To satisfy the love for novelty, Victorians borrowed nearly every decanter design of the previous Georgian century and added a few original shapes of their own. Although there was no one typical Victorian decanter shape, fashions gradually changed from the typical Georgian cylinder style to a bulbous bodied shape with a narrow neck. Later on this evolved into an extremely popular late Victorian shape, which was an imitation of ancient Greek pottery with a slender neck above an egg-shaped body resting on a base or foot. Stoppers were another important part of a decanter design – typical shapes included mushrooms, balls, pinnacles and cartwheels.

Regency decanters were usually ornately cut, and the early Victorian followed this fashion. Bu the popularity of the cut glass decoration declined somewhat with the introduction of press moulded glass in the 1830’s. This was brought from America and looked like cut glass and cost only a fraction of the latter. Additionally, John Ruskin, an eminent art critic of the Victorian period, described cut glass decoration as “barbarous” and preferred plain functional glass to be used.

Those who did not like plain glass, there were a variety of decorative techniques available. Overlay technique was also known as flashing – in which two or more colours of glass were superimposed and then decoratively cut. Decanters were also engraved with flowers, ferns, fruit, vines, sporting and classical scenes. Etching with acid was a cheaper technique, which gave the same effect as engraving, but with somewhat softer outlines.

Victorians loved coloured glass. The rich blues and greens of the Bristol factories were particularly popular, while pinkish-red cranberry glass was a passion for some collectors. On the whole, delicate tints such as apple green, amber, amethyst and straw opal were more popular than dark colours. Sometimes colours were simply painted in decorative strips over the surface of a plain glass decanter. However, because wine itself has a deep red attractive colour of its own, most decanters remained uncoloured.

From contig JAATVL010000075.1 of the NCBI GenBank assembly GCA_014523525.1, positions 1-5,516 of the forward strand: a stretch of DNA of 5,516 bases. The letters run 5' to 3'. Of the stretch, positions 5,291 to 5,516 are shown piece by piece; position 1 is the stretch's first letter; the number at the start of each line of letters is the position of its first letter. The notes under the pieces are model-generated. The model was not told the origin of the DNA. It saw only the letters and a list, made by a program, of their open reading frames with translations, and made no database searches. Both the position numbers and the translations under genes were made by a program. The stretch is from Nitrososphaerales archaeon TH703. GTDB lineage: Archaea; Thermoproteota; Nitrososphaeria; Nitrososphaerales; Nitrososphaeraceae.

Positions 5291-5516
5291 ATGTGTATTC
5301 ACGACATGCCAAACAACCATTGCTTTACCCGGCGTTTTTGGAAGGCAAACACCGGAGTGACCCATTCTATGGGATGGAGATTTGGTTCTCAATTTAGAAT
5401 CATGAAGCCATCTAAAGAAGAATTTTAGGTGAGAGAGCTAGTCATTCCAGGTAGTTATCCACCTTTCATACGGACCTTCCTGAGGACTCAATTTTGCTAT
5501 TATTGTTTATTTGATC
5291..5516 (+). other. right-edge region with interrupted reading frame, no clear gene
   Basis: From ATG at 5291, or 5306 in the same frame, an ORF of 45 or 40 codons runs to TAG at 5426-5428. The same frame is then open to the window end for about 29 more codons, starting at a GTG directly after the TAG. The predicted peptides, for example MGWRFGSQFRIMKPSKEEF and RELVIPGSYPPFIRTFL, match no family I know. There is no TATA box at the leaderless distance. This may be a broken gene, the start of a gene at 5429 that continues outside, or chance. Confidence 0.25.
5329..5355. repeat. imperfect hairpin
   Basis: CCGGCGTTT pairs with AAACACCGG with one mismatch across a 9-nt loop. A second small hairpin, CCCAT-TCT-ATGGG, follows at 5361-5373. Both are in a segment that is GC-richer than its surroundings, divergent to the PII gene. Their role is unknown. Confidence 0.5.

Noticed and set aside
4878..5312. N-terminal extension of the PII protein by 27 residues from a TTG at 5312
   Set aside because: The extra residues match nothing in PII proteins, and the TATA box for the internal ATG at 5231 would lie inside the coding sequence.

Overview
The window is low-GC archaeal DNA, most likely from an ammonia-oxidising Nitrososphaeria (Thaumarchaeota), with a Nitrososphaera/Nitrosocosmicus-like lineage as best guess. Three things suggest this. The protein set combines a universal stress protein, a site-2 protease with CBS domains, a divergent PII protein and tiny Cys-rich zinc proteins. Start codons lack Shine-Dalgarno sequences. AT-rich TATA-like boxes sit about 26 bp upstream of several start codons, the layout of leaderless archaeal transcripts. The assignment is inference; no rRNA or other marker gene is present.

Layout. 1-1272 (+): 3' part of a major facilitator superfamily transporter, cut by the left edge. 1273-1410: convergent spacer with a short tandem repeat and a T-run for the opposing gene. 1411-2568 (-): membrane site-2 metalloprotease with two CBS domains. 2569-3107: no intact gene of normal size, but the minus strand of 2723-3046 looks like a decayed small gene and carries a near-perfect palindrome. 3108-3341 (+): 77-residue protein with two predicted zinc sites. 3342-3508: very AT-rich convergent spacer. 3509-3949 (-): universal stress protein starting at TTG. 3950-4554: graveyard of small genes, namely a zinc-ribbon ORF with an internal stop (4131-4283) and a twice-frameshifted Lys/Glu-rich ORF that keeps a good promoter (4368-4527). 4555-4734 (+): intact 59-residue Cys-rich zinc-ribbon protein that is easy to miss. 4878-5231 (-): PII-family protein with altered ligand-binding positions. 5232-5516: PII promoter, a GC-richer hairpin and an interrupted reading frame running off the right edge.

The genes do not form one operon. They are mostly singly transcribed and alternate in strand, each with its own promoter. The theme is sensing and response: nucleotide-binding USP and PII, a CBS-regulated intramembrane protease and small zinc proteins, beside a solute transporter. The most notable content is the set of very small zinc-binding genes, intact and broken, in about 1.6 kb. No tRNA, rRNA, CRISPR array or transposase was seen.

Decanters frequently came in sets – a pint, a quart and a claret decanter comprising a typical combination. The young couple setting up on their own would usually buy a set with matching glasses. These could be bought from Harrods, for example, that used to sell such matching sets comprising of several dozens of items. The tantalus, a wooden and metal stand containing a set of cut-glass decanters was popular with Victorian households who wanted to make sure the servants did not drink the contents. It was named after Tantalus – the tortured Greek figure from the mythology, who stood in water but was unable to take a drink. The tantalus sets were locked with a key, thus not allowing taking a decanter out. A more generous device for holding decanter sets was the silver decanter trolley, a small four-wheeled platform that was pushed around the table top, from right to left. The baize-bottomed wine coaster or bottle slide was used for the same purpose.

By the end of the Victorian era the great age of port drinking was over. Whisky, gin and bitters and the French table wines replaced the fortified wine, bringing with them new glassware designs, which we will discuss further.